Edicts of Nancy

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Friday, December 30, 2005

Sister Nancy Beth's Musical Memories of 2005; or, A Not-So-Random Friday iPod Ten


One of the few holdouts from my former life of selfish hedonism is listening to music that hasn't received the imprimatur of my theological instructors -- yet. But I've read enough National Review articles to know how to navigate around the potential moral shortcomings of those whose music I enjoy: Annex them in the name of Conservatism. The following artists, I'm sure, are latter-day Sudetens eager to support the Cause; or if not, they should be. Praise Him!

One aspect of my life that I thought that even being in a relationship couldn't affect is my music consumption habits, but I was wrong. Somehow, in the course of moving in with Jesus, I've ended 2005 with less music than I started with. I bought fewer cds & lps in anticipation of the move, I had my first sizeable purge in order to merge Jesus' cd collection with mine, and now this iPod is making it possible to transfer the lone decent track from an otherwise crappy cd to my computer and finally be rid of it. Despite the contractions my musical universe underwent in 2005, I still found a number of songs I connected with, and offer this not so much as a "best-of" as more of a "most meaningful." Or something.

"What if we do?" - Mia Doi Todd
"My Little Lark" - Marissa Nadler

Mia Doi Todd's album Manzanita has some of the most excruciating womyns-studies lyrics ever penned; however, I'm willing to overlook all of this for the one gem on the album, "What if we do?" She's created a "Help Me" for the low self-esteem generation, in which she replaces Joni Mitchell's giddiness about falling in love with anxiety and trepidation. I listened to this song repeatedly as I drove to work each morning, wondering if I should take the leap and move in with Jesus. The antidote to all of this uncertainty Mia and I felt was Marissa Nadler's "My Little Lark," in which romantic love seems like an inevitable, though circuitous, destination. I remember always listening to this one driving home.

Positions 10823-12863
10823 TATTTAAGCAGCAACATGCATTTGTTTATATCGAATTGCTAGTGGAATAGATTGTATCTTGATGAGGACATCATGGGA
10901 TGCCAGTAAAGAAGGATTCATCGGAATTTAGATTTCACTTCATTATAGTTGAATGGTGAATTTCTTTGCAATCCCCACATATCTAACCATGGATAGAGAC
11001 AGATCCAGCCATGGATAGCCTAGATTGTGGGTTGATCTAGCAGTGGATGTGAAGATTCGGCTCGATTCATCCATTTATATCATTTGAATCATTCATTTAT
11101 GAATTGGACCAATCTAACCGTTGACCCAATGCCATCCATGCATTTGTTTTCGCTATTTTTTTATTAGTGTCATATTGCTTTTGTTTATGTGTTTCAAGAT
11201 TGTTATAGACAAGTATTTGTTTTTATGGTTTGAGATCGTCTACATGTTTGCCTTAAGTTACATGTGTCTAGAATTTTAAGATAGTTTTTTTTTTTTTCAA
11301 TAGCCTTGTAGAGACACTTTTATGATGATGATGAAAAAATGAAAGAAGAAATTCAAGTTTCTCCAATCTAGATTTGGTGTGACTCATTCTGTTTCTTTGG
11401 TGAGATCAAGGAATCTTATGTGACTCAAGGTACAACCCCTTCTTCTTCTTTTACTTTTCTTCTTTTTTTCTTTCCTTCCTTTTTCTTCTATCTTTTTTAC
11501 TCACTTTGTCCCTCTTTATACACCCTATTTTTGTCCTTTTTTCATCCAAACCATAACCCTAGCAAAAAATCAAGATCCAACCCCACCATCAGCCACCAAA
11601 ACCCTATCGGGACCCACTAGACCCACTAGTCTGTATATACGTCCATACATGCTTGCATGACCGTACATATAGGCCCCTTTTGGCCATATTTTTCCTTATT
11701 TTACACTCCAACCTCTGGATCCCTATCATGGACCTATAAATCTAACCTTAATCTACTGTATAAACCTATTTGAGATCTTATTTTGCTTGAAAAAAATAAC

"King Of Spain, Part Two" - Galaxie 500

After we moved in together, Jesus decided to acquaint himself with my cd collection and would play discs at random (until He hit the mildly sucky Jarboe/Neurosis collaboration). Galaxie 500 was a serendipitous discovery for Him; He really likes the album This Is Our Music. I've been grateful to rehear it. At the time I bought it, I was too swayed by what the critics wrote: listless, and not as good as their prior albums. I lost patience with it, and came to think of there only being one good song on it, "Hearing Voices," the second track. I don't think I ever made it all the way through this album, certainly not without hitting the skip button a few times. After repeated listenings to it in its entirety, though, I've come to like all the songs on it, and "King of Spain, Part Two" has replaced "Blue Thunder" as my favorite Galaxie 500 song ever. Having dismissed this album for so long, I find it refreshing to hear it after taking in a decade's worth of the music Galaxie 500 inspired -- the whole slow-core movement, of course, but especially Low, who picked up the baton where Galaxie 500 fell asleep. I've always been something of a music snob, so seeing Jesus enjoy this makes me wonder how different His life would have been had He abandoned the dancey pop He (and everyone else) was listening to in His early twenties and become an indierock kid, or perhaps how different my own life would have been if I hadn't.